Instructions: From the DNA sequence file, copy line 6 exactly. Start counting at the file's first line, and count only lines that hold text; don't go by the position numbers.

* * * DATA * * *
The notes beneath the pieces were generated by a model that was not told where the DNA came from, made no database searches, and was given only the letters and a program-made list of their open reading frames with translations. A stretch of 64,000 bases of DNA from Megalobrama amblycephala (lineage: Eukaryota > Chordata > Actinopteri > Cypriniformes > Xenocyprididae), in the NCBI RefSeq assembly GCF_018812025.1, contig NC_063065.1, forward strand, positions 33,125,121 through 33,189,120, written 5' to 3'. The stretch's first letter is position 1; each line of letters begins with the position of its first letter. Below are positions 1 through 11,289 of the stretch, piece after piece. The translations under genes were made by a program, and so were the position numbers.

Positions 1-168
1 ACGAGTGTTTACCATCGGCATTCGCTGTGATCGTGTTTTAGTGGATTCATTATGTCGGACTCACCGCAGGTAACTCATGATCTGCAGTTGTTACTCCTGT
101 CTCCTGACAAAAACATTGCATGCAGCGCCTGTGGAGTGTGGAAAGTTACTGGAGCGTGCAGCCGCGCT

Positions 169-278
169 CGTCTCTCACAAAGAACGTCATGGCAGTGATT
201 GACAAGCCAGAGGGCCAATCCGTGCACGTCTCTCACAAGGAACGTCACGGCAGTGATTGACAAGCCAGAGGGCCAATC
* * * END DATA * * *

169 CGTCTCTCACAAAGAACGTCATGGCAGTGATT